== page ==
This probably goes against most of the advice you’ll find online (and against the way the community voted this time), but I’m not particularly worried if a scenario is missing a “When” statement.
The key question is whether the scenario makes the action under test obviously clear. In many cases the When statement is the right place to explain that aspect. However, if the title of the scenario already fulfils that role, there’s a big question if it should be duplicated.
For the purpose of understanding the action under test, a good title is more important than a good When statement. A scenario with a good title and a bad or a missing When statement is still easy to understand. A scenario with a good When statement but a bad or missing title is just going to create problems in the future, since people will not know if the scope of the scenario is right or wrong.
The original format for capturing examples in executable specifications did not have an explicit When step. FIT tables usually captured the scope of test in a table title, and then provided inputs and outputs in the table columns. With the right title in the table, this worked perfectly fine. The problem in many cases was that people didn’t bother capturing the title correctly, but instead listed automation component names in FIT table titles, ensuring that the readers will be totally confused. Given/When/Then format introduced just enough structure to avoid those common problems, which is why it’s so popular today.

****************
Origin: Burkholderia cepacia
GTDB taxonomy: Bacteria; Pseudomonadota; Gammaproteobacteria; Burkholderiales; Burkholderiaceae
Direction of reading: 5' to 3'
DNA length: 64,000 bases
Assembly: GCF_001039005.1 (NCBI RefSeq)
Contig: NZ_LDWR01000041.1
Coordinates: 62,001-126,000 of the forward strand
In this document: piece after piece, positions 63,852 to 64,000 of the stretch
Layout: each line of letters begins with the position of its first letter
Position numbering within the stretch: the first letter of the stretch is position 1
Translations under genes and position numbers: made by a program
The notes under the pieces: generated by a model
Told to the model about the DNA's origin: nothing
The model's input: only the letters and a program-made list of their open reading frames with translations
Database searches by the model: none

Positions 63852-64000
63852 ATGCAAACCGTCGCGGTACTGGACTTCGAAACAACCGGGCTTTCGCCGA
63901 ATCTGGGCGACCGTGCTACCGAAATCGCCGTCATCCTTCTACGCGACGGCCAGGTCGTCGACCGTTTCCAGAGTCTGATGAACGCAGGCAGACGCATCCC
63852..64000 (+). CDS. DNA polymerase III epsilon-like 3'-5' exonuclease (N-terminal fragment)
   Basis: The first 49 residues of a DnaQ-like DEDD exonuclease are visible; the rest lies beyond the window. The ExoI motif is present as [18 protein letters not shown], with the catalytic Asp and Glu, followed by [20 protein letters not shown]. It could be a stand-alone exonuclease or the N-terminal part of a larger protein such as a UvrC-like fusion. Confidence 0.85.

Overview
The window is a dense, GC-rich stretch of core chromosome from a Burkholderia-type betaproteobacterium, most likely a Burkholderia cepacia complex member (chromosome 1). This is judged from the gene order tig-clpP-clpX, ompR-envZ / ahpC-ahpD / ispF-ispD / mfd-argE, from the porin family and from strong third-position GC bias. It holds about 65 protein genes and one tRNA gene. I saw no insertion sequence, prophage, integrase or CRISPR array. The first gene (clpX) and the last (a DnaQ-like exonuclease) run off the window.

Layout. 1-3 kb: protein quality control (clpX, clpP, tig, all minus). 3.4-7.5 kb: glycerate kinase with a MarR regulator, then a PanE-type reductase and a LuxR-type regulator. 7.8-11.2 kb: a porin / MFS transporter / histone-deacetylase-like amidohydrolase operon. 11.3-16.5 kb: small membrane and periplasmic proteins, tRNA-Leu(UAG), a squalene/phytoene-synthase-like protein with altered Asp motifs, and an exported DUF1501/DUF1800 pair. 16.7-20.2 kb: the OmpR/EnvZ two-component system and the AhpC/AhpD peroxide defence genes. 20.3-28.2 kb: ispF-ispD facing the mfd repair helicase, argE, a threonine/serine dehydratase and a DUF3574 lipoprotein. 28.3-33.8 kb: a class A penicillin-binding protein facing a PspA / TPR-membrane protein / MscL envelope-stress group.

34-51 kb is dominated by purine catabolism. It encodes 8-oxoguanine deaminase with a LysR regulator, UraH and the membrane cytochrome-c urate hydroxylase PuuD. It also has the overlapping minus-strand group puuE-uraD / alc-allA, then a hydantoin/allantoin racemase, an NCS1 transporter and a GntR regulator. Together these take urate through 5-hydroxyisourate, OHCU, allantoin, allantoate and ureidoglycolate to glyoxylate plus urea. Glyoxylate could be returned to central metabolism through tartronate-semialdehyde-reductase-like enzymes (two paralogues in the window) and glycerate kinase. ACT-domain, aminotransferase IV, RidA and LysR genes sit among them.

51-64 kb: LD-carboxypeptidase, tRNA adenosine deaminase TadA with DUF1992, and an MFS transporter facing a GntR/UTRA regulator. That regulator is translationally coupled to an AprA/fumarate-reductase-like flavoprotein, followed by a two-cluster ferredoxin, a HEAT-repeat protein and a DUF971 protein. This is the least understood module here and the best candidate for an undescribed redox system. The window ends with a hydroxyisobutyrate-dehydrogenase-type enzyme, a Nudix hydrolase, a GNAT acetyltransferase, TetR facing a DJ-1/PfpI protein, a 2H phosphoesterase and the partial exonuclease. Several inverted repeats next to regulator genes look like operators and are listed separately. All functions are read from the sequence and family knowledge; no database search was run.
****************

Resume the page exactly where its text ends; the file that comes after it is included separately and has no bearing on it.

If the When statement is not bringing anything additional apart from the information already in the title, I don’t see much point in keeping it. In fact, duplicating the information in the title and the scenario makes it more error prone. People might modify it in one place in the future, but forget to change it in another.
Of course, this is fully a question of style. Some people prefer to duplicate information for the sake of consistency, which is a perfectly valid argument. I prefer simpler scenarios where information is not duplicated unnecessarily. At the end, this comes down to balancing the forces that affect the three roles I listed earlier. Removing redundant information helps to keep things simple and provide focus. Explicitly following a structure helps to clarify that is being tested.